In the House … The House passedlegislationWednesday that seeks to rescue the housing market, but also grants the Treasury Department authority to protect (read: bail out) Fannie Maeand Freddie Mac. The Postcalled the bill “the most sweeping federal overhaul of the mortgagefinance system since the Great Depression.” It will provide $4 billionin block grants for local communities to buy up foreclosed properties,as well as tax credits for struggling first-time homebuyers. (Criticsnote that incentivizing more home purchases at this point may not beprudent). In order to bail out Fannie and Freddie (and, notably, theirshareholders), the bill also raises the ceiling on the national debt to$10.6 trillion. The bill’s supporters now seek final approval by theSenate. President Bush rescinded his veto threat, essentially insuringthe bill will become law. The House Armed Services Committee reviewed the military’s “Don’tAsk, Don’t Tell” policy Wednesday. The hearing comes as Rep. EllenTauscher introduced a bill that would repeal the policy. A recentWashington Post/ABC News poll found that 75 percent of respondentssupported allowing gays to serve openly in the military, up from 62percent in 2001 and 44 percent in 1993. Democrats failed for the third time Thursday tomove a measure forward that would release oil from the StrategicPetroleum Reserve. Despite picking up 37 votes, and passing 268-157, itfailed to pick up the two-thirds majority necessary to clear aprocedural hurdle.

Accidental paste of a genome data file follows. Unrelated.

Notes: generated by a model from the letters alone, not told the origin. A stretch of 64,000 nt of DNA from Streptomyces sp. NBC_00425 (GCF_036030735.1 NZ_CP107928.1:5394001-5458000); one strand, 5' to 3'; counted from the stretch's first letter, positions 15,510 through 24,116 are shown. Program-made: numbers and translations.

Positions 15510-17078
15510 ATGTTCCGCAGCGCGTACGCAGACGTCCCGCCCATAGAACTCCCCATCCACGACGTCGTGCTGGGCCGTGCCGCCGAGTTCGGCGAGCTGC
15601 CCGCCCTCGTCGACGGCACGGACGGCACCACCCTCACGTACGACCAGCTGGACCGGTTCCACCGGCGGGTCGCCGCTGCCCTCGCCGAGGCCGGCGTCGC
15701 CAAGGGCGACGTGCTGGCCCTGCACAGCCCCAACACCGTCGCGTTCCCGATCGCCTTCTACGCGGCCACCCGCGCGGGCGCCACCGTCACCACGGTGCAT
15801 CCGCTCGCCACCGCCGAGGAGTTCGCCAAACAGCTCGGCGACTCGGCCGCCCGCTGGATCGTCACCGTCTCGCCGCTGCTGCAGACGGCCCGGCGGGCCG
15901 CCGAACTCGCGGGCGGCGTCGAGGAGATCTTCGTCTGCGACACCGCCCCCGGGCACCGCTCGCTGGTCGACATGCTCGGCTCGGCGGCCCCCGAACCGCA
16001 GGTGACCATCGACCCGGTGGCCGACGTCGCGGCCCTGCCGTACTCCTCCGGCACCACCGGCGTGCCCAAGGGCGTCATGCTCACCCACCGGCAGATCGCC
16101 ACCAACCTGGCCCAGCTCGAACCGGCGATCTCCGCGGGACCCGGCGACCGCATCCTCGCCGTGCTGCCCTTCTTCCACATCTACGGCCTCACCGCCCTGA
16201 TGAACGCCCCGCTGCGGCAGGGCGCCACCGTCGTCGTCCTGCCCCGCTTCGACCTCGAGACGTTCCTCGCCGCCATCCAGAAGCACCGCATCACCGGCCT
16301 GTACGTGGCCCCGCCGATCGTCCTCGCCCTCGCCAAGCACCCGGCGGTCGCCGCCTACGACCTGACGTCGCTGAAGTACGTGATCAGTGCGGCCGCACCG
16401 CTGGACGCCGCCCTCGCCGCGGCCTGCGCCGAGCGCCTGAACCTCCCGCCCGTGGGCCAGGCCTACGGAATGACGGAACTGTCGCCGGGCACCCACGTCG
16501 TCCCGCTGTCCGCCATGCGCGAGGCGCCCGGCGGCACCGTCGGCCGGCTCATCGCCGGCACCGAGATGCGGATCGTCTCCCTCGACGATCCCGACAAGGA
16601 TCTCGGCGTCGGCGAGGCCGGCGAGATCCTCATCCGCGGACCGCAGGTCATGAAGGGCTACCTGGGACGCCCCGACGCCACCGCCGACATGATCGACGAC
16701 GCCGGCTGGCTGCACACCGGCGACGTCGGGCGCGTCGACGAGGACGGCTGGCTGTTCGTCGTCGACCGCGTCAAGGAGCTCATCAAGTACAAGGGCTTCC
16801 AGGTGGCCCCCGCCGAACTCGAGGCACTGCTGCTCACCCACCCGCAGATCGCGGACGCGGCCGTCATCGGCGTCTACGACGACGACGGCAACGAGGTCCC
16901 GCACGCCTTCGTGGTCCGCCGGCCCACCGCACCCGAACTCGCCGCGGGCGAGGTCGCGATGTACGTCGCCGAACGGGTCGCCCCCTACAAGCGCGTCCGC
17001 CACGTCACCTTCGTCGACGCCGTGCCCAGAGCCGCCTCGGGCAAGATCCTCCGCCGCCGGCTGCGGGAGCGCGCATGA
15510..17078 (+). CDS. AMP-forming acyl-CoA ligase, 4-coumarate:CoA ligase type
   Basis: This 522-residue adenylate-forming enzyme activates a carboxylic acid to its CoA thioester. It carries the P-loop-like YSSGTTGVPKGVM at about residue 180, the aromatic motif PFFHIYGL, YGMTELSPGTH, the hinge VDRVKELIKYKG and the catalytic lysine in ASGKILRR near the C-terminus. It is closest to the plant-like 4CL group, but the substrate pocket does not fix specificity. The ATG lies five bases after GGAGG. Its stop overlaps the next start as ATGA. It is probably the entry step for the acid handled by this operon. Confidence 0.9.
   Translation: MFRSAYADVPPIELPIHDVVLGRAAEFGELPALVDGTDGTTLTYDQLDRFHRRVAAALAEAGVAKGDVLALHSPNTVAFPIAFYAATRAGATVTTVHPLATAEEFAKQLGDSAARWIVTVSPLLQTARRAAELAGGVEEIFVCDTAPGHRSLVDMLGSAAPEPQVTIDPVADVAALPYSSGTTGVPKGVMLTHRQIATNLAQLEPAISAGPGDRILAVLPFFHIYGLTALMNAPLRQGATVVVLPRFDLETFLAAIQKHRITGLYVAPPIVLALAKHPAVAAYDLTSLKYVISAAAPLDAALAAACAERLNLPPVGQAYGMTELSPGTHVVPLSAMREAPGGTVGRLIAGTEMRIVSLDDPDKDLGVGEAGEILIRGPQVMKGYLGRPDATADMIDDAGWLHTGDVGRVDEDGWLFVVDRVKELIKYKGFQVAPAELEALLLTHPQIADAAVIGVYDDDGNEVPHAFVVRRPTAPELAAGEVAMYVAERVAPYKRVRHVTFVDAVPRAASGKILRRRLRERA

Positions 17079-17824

In the Senate … A bill that would have given the government newauthority to rein in oil speculators failed a Senate provisionalvote 50-43, failing to garner the 60 votes required to overcome a GOPfilibuster. Republicans contested that the bill should contain aprovision for offshore drilling and oil shale field development in theWest. Republican Senator Jim DeMint said Wednesday said he wants propose anamendment to the Housing bill that would prevent mortgage companiesfrom lobbying Congress. He threatened to the stall senate withprocedural delays until his bill was brought for a vote. It’s currentlyscheduled to be voted on on Saturday. Attorney General Terry Goddard andSenate Majority Leader Harry Reid gave testimony on polygamy related crimes Thursday tothe Senate Judiciary Committee. “The lawless conduct of polygamouscommunities in the United States deserves national attention and federalaction,” Reid said.